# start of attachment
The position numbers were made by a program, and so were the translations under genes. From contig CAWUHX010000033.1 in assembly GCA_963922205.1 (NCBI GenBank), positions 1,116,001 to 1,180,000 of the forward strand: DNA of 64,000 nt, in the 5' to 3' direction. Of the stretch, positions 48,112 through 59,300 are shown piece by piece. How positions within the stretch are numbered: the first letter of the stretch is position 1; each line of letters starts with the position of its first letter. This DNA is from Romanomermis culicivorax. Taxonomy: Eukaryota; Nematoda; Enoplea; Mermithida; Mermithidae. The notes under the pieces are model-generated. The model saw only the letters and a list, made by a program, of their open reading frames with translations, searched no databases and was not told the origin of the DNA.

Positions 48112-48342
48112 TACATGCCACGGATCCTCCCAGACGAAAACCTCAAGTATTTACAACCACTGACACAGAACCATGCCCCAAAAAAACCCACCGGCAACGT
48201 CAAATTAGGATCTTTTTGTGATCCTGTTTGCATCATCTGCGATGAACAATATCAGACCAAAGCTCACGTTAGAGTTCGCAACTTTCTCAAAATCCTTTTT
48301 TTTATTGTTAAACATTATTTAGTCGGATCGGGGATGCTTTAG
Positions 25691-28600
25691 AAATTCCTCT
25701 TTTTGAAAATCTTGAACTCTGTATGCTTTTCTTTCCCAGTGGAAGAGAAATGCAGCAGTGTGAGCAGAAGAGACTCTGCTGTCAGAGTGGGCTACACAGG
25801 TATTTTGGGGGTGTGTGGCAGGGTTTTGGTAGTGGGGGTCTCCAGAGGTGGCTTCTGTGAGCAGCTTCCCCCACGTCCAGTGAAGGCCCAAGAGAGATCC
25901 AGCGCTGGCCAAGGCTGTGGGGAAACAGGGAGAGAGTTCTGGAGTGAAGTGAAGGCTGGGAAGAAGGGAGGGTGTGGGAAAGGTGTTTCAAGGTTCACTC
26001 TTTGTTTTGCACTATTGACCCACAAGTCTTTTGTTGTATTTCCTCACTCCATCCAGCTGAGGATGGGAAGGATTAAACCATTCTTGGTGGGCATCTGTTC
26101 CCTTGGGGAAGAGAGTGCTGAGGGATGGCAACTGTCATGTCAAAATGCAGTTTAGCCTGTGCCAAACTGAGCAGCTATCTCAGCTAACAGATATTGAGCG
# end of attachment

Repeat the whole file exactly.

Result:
The position numbers were made by a program, and so were the translations under genes. From contig CAWUHX010000033.1 in assembly GCA_963922205.1 (NCBI GenBank), positions 1,116,001 to 1,180,000 of the forward strand: DNA of 64,000 nt, in the 5' to 3' direction. Of the stretch, positions 48,112 through 59,300 are shown piece by piece. How positions within the stretch are numbered: the first letter of the stretch is position 1; each line of letters starts with the position of its first letter. This DNA is from Romanomermis culicivorax. Taxonomy: Eukaryota; Nematoda; Enoplea; Mermithida; Mermithidae. The notes under the pieces are model-generated. The model saw only the letters and a list, made by a program, of their open reading frames with translations, searched no databases and was not told the origin of the DNA.

Positions 48112-48342
48112 TACATGCCACGGATCCTCCCAGACGAAAACCTCAAGTATTTACAACCACTGACACAGAACCATGCCCCAAAAAAACCCACCGGCAACGT
48201 CAAATTAGGATCTTTTTGTGATCCTGTTTGCATCATCTGCGATGAACAATATCAGACCAAAGCTCACGTTAGAGTTCGCAACTTTCTCAAAATCCTTTTT
48301 TTTATTGTTAAACATTATTTAGTCGGATCGGGGATGCTTTAG
Positions 25691-28600
25691 AAATTCCTCT
25701 TTTTGAAAATCTTGAACTCTGTATGCTTTTCTTTCCCAGTGGAAGAGAAATGCAGCAGTGTGAGCAGAAGAGACTCTGCTGTCAGAGTGGGCTACACAGG
25801 TATTTTGGGGGTGTGTGGCAGGGTTTTGGTAGTGGGGGTCTCCAGAGGTGGCTTCTGTGAGCAGCTTCCCCCACGTCCAGTGAAGGCCCAAGAGAGATCC
25901 AGCGCTGGCCAAGGCTGTGGGGAAACAGGGAGAGAGTTCTGGAGTGAAGTGAAGGCTGGGAAGAAGGGAGGGTGTGGGAAAGGTGTTTCAAGGTTCACTC
26001 TTTGTTTTGCACTATTGACCCACAAGTCTTTTGTTGTATTTCCTCACTCCATCCAGCTGAGGATGGGAAGGATTAAACCATTCTTGGTGGGCATCTGTTC
26101 CCTTGGGGAAGAGAGTGCTGAGGGATGGCAACTGTCATGTCAAAATGCAGTTTAGCCTGTGCCAAACTGAGCAGCTATCTCAGCTAACAGATATTGAGCG